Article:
Finding Purpose in the Face of Tragedy and Adversity

Purposefully creating goodness from random suffering and senseless malevolence.

Posted Nov 17, 2018

Liountmila Korelidou | Dreamstime
Source: Liountmila Korelidou | Dreamstime

The most terrifying fact about the universe is not that it is hostile but that it is indifferent; but if we can come to terms with this indifference and accept the challenges of life within the boundaries of death ... our existence as a species can have genuine meaning and fulfillment. However vast the darkness, we must supply our own light.

—Stanley Kubrick

People want to know that their lives matter. But to whom or what? Religious people want the universe to care. Secular people just want people to care. The secular, naturalistic perspective is that meaning in life is something that we make ourselves, driven by our innate motivation and by our intensely social instincts. We can and do care about our own lives and about those of our fellow human beings, even if the universe doesn’t. We are “wired” to care—we have evolved to care, whether the universe cares or not.

Legacy, and making good from bad1

Regardless of whether people believe that “everything happens for a reason” or believe in a higher plan, and regardless of how resilient or vulnerable they are, most are able to derive some meaning in the face of adversity if some good comes from their suffering and misfortune, for themselves or others. And people are often remarkably adept at achieving this. The good that people make from bad usually does not make the bad event “worthwhile,” let alone indicate that the event was cosmically intended, but it can help people deal with their trauma and derive some meaning from it.

Most of us are inclined to strive to make the world a better, more caring place for ourselves and others, and many of us are motivated to produce a good result from a terrible event. Some people believe that this “inner strength” is itself God-given, but it is empowering to realize that this motivation comes from within us. We tend to acquire greater personal growth, insight, and compassion through adversity than when we are cruising comfortably through life, and we are in a better position to identify with and help others experiencing adversity after we have experienced it ourselves.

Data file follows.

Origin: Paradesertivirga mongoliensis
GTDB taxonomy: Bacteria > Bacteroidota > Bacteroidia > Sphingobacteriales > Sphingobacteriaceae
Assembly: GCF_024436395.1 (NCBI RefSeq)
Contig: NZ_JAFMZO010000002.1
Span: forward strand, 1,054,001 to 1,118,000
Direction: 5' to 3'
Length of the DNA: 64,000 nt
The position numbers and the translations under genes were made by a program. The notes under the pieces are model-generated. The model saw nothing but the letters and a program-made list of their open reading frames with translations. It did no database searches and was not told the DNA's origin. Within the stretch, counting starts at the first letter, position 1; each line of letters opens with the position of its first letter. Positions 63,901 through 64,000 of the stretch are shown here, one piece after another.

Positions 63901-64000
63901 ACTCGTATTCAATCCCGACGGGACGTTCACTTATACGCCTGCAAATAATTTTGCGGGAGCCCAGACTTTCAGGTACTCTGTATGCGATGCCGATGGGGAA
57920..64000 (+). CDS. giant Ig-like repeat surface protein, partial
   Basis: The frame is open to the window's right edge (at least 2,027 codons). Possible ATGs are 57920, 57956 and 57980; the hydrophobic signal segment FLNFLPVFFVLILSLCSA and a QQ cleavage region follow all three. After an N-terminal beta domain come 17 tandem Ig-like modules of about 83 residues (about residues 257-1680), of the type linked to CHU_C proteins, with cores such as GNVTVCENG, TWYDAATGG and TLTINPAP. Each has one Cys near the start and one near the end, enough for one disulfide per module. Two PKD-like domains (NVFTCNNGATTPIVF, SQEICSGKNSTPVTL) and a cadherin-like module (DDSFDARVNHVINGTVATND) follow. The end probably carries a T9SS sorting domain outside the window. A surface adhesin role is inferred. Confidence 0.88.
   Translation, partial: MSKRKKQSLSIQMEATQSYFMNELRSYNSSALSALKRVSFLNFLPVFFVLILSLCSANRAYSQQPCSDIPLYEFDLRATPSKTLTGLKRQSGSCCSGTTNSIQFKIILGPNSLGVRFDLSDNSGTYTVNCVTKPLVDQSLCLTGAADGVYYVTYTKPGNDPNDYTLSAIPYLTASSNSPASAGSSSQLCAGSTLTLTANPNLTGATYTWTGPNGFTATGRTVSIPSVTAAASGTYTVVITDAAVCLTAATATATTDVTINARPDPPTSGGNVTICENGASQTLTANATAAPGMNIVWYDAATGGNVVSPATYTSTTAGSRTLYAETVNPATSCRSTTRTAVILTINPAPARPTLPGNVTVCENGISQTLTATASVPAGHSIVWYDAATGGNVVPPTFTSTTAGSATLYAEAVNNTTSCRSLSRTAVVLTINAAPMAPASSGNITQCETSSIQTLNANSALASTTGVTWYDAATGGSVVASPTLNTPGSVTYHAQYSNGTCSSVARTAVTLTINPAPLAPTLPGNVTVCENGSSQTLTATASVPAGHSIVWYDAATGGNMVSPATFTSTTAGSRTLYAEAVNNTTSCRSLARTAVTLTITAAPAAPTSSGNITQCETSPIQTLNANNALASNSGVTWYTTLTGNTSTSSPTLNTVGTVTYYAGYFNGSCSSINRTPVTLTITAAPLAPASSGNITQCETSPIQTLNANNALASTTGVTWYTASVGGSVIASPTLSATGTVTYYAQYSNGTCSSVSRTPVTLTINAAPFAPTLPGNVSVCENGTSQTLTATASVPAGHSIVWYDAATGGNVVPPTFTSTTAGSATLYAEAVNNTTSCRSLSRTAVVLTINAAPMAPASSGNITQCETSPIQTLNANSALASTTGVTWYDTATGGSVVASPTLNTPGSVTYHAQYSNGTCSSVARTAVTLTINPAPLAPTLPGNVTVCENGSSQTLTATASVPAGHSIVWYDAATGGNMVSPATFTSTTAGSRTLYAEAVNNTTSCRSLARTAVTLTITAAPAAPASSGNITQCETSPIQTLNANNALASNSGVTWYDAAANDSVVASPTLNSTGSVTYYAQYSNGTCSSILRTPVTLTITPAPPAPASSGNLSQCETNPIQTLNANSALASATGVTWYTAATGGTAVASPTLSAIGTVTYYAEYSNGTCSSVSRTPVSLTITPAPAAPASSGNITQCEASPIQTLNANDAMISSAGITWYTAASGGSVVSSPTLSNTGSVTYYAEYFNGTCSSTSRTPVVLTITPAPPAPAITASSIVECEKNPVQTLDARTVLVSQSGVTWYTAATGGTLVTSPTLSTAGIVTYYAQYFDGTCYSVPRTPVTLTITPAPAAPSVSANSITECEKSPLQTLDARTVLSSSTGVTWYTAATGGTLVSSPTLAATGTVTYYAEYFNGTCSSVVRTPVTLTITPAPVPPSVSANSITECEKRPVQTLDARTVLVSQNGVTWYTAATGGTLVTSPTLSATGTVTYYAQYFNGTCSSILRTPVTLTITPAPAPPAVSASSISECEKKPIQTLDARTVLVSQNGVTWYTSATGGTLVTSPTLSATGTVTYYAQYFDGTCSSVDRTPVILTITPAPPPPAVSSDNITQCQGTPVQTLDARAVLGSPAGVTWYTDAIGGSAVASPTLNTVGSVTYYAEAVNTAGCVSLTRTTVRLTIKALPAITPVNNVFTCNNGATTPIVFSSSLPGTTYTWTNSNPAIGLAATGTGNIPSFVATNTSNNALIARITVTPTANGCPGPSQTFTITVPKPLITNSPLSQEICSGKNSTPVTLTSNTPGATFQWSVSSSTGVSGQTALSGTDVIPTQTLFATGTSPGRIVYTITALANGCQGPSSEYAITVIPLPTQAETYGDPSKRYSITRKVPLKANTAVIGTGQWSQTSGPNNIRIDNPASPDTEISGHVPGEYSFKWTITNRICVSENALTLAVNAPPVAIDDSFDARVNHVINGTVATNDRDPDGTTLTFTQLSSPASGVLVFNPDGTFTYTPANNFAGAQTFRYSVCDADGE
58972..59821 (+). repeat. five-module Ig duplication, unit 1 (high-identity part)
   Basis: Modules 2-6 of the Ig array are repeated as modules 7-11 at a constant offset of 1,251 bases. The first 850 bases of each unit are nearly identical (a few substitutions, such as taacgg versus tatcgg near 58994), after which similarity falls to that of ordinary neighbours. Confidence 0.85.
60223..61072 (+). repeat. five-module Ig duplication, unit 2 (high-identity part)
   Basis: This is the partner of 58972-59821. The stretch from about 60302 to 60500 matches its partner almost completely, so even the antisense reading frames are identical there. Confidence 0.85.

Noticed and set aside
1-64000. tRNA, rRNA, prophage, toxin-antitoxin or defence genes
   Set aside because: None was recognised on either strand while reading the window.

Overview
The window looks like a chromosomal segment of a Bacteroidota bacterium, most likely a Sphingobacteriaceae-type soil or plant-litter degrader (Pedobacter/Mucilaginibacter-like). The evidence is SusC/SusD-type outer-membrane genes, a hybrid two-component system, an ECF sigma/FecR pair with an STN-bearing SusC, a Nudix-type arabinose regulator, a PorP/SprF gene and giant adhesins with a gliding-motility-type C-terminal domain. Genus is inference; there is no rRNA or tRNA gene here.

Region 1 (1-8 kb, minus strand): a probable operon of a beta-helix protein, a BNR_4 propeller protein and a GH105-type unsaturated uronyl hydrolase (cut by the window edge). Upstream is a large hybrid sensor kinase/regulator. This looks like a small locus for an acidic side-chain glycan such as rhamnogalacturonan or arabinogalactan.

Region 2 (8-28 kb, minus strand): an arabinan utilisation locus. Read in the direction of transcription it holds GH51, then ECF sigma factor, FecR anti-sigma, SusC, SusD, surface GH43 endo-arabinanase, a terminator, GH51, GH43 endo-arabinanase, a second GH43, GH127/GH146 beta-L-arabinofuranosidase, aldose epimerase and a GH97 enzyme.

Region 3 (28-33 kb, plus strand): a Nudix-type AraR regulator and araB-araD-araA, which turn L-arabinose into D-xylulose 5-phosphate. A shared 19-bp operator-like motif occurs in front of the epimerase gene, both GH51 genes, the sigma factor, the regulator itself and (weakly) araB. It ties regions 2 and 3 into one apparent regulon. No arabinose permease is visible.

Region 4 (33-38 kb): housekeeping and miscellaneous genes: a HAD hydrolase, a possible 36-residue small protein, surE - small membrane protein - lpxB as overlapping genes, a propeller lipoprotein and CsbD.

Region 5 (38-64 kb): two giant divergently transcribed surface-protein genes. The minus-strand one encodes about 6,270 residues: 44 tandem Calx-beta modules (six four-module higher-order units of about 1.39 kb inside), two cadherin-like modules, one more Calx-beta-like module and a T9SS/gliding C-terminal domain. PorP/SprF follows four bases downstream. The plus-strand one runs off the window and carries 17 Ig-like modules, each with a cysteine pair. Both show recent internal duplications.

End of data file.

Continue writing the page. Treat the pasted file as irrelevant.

Our social relationships are a powerful source of meaningfulness, in good times and in bad. The simple empathy and emotional support that people instinctively offer each other in times of tragedy and suffering are highly meaningful to the sufferer—even if only through consolation. This support helps us feel that what happens to us matters to other people. Ultimately, we care most about what other human beings think of us, not whether the cosmos cares about us.

When we contemplate our own deaths, most of us hope we will leave a legacy, no matter how modest. It can be comforting and validating to know that we have had a strong positive impact on others. It can also be consoling to see that something good might come out of something bad—perhaps some positive impact on others.

In the worst cases—when meaning is hard to find

Of course, it can often be challenging to find meaning in death and dying. Bear with me for a moment and allow yourself to consider this hard fact: There is no avoiding the reality that many lives end tragically or brutally, without inherently meaningful endings. In the very worst scenarios, when we are powerless to help people in such circumstances, there is still something partially consoling we can do: bear witness, and show that we care. We can try to derive life lessons from the experiences of these people. If there is an opportunity, we should tell them the profound impact they have on us. (I have been fortunate and privileged to have the opportunity to do this with some of my terminally ill cancer patients.) We should commit to applying the lessons from their suffering to teach and help others, on an individual or societal level.

This is also the basis of the exhortation to “never forget” an atrocity. Our empathy is enhanced when we bear in mind that such lives and deaths could just as easily have been our own. Sometimes we can only express and demonstrate the impact of a person’s life after they have died. We hope in that case that they died knowing that their life and death would matter to others.